|Recommended Must-Have Nephrology Mobile Health Apps|
|1. Qx Calculate by QxMD|
|2. ABG Acid-base Eval|
|3. Management of Hyponatremia|
|4. Delayed Graft Function Risk Calculator|
|5. Kidney Transplant Donor Risk Index Calculator|
|6. Dialysis of Drug Guide|
|7. Nephrology Physician Board Review Q&A|
|8. Nephrology journals, including JASN, CJASN, & AJKD
|9. Kidney Diet|
|10. NKF Care After Kidney Transplant|
|Note: Some of these apps may also be available at the Google Play store|
Can’t remember your mother-in-law’s birthday? Lost in a new city? Struggling with Spanish? Your toddler won’t stop crying? Don’t panic. Smartphone to the rescue!
The smartphone has taken over the world, and the medical industry as well. With the integration of mobile technology into health care over the past decade, the medical field has witnessed revolutionary changes in practice patterns and educational methods. Approximately 80% of physicians use digital applications on a mobile device in their day-to-day clinical practice, with the trend being higher in younger health-care providers. The Apple App Store claimed to have approximately 800 applications (“apps”) at its launch in 2008, which has now exploded to more than 775,000! The medical app market is reported to be one of the fastest growing markets among the various app categories. The Apple App Store introduced a section dedicated to healthcare professionals in September 2011 with a humble collection of 50 apps. Today, a search in the App Store with the terms “medical,” “health,” or “healthcare” populates more than 4,700, 8,000, and 900 apps, respectively.
But are these available medical applications “smart” enough to intrigue nephrologists? Apparently not, according to a survey we conducted among the Division of Nephrology at the University of Pittsburgh (see related eAJKD post). The survey, designed to identify smartphone usage trends among nephrologists and their perceived needs for novel mobile applications, revealed that about 55% of providers used digital mobile applications on their portable electronic devices for clinical decision-making frequently. The most popular applications were medical calculators (62.9%) and reference databases like Medscape and Epocrates (57.1%). The respondents were asked “If you had an application on your mobile device that could walk you through the approach to a clinical problem, what would that be?” The most requested topic was “Disorders of sodium and water metabolism” (58.1%), followed by “Disorders of calcium, phosphate & magnesium metabolism” (54.8%), “Secondary hypertension” (41.9%), and “Acid-base disorders” (41.9%).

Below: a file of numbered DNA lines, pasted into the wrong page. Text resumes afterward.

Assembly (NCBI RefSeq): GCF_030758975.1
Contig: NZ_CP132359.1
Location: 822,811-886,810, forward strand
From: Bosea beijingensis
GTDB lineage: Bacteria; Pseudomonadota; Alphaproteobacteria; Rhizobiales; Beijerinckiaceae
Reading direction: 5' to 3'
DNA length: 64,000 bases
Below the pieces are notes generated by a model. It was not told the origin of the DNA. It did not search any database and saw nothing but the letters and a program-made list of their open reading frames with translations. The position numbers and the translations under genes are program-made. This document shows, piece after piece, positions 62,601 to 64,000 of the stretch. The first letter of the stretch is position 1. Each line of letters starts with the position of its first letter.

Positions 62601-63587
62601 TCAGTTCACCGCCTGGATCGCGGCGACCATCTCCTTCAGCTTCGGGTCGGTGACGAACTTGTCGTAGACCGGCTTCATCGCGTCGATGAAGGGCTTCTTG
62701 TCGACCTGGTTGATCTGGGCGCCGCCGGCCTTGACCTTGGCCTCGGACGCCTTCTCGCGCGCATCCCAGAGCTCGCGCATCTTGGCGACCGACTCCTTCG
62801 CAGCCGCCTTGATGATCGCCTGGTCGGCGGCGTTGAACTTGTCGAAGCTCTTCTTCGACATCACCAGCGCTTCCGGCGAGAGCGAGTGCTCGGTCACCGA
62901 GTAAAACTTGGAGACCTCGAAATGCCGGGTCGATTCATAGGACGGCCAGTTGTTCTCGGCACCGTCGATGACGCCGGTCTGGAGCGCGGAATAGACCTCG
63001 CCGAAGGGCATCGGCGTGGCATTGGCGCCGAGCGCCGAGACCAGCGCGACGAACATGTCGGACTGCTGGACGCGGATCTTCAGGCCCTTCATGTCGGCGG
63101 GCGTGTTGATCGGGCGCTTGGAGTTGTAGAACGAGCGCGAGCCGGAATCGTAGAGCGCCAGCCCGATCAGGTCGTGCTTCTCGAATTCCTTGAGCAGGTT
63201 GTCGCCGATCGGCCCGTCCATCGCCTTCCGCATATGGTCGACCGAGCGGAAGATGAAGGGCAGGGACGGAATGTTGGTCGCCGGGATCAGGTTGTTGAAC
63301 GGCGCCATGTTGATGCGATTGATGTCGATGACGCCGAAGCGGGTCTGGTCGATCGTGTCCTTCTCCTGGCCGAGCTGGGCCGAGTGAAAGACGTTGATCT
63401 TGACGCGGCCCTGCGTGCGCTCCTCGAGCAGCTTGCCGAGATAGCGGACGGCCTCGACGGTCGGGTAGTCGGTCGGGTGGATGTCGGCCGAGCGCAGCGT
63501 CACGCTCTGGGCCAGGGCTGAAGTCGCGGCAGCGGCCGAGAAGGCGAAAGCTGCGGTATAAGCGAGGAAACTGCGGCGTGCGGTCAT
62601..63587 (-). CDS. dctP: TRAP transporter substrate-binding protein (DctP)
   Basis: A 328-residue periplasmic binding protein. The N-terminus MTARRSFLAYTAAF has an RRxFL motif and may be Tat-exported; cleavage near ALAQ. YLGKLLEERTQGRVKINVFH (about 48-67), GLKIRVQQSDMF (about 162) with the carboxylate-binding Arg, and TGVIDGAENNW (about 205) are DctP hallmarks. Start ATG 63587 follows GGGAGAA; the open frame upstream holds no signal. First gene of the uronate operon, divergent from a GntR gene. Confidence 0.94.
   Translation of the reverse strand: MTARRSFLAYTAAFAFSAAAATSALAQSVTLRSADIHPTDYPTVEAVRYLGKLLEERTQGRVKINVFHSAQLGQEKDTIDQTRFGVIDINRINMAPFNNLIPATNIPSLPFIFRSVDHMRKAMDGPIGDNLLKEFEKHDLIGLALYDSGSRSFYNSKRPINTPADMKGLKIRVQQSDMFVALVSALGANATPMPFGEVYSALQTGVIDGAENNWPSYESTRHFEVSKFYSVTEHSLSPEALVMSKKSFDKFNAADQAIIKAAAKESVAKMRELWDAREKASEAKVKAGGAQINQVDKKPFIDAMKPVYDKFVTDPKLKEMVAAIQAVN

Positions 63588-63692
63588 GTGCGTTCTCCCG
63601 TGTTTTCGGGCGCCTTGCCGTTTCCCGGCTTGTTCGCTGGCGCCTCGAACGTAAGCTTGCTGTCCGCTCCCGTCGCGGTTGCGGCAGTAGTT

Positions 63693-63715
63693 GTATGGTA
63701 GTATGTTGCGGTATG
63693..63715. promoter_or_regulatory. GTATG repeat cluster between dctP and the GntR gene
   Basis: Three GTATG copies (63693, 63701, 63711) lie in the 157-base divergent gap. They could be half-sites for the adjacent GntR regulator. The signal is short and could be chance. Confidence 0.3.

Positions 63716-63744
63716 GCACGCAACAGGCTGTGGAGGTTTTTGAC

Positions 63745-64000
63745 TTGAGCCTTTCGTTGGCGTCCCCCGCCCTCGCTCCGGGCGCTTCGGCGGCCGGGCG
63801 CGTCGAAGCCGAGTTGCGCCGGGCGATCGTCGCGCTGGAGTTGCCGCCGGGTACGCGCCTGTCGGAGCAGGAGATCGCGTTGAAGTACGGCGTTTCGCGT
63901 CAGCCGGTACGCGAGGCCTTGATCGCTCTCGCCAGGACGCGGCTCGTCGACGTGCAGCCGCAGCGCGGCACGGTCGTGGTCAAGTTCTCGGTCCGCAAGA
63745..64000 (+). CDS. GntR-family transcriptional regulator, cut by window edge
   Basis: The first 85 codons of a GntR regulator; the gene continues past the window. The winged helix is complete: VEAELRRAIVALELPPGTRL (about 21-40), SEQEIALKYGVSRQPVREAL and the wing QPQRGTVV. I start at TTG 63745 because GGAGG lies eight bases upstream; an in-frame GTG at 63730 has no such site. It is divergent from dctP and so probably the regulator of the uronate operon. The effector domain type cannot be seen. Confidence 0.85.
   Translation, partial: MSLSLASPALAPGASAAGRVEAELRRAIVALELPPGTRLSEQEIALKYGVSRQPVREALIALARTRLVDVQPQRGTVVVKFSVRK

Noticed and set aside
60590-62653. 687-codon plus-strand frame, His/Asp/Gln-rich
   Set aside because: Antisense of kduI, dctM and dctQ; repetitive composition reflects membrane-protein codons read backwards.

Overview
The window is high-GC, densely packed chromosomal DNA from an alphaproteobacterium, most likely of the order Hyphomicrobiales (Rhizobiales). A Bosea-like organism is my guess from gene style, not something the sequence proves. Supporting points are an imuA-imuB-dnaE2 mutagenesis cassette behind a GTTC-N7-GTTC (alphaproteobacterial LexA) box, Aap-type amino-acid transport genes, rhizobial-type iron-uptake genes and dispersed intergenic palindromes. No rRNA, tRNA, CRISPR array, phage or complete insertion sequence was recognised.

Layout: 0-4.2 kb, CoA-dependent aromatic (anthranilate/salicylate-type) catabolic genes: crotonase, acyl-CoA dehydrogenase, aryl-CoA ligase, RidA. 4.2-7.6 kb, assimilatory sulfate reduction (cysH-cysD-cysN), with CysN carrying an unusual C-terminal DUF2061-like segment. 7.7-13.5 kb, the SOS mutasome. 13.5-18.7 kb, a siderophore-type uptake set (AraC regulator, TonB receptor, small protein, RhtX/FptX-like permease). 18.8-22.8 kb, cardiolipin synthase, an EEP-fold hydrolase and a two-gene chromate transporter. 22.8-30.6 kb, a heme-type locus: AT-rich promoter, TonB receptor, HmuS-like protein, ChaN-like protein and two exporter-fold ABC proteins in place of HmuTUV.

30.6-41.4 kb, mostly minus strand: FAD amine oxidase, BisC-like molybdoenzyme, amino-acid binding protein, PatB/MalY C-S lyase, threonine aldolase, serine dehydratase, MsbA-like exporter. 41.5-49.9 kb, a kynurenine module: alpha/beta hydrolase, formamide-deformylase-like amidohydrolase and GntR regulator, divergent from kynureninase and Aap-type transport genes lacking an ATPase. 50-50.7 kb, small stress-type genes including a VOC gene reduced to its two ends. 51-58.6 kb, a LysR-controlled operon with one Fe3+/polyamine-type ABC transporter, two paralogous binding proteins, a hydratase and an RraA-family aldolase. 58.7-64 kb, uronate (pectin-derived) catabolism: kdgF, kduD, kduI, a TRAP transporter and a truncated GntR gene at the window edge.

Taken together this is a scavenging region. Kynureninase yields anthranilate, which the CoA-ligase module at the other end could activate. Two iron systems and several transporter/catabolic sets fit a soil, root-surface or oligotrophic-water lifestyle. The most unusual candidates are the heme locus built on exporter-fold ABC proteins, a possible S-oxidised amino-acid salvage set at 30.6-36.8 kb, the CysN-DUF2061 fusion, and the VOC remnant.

These data reflect that despite the myriad of medical applications available for the smartphone, there is a perceived lack of clinically useful apps in the field of nephrology. The Apple App Store pulled up meager 41 and 125 apps with searches for apps using terms “nephrology” or “kidney,” respectively. However, it is challenging for smartphone-savvy physicians to find useful medical apps since they are currently unregulated. From a current fellow’s perspective, listed below are ten must-have apps for a nephrology provider. It is important for future app developers to note the Food and Drug Administration issued draft guidance on the regulatory policy of certain categories of mobile medical apps in July 2011, and the final report on the regulatory framework is expected by the end of 2013.
This information can guide future researchers in developing clinically relevant and innovative educational nephrology apps. With the rapid evolution of wireless medicine, the use of mobile health information by medical providers is only expected to rise. Whether adoption of these novel practices translates into enhanced clinical knowledge and skills is yet to be determined.
The smartphone has successfully brought medicine literally to our fingertips. Do we need more? Probably.
Please share what apps you are using!
Ritu K. Soni, MD
Clinical Instructor, Division of General Internal Medicine, University of Pittsburgh Medical Center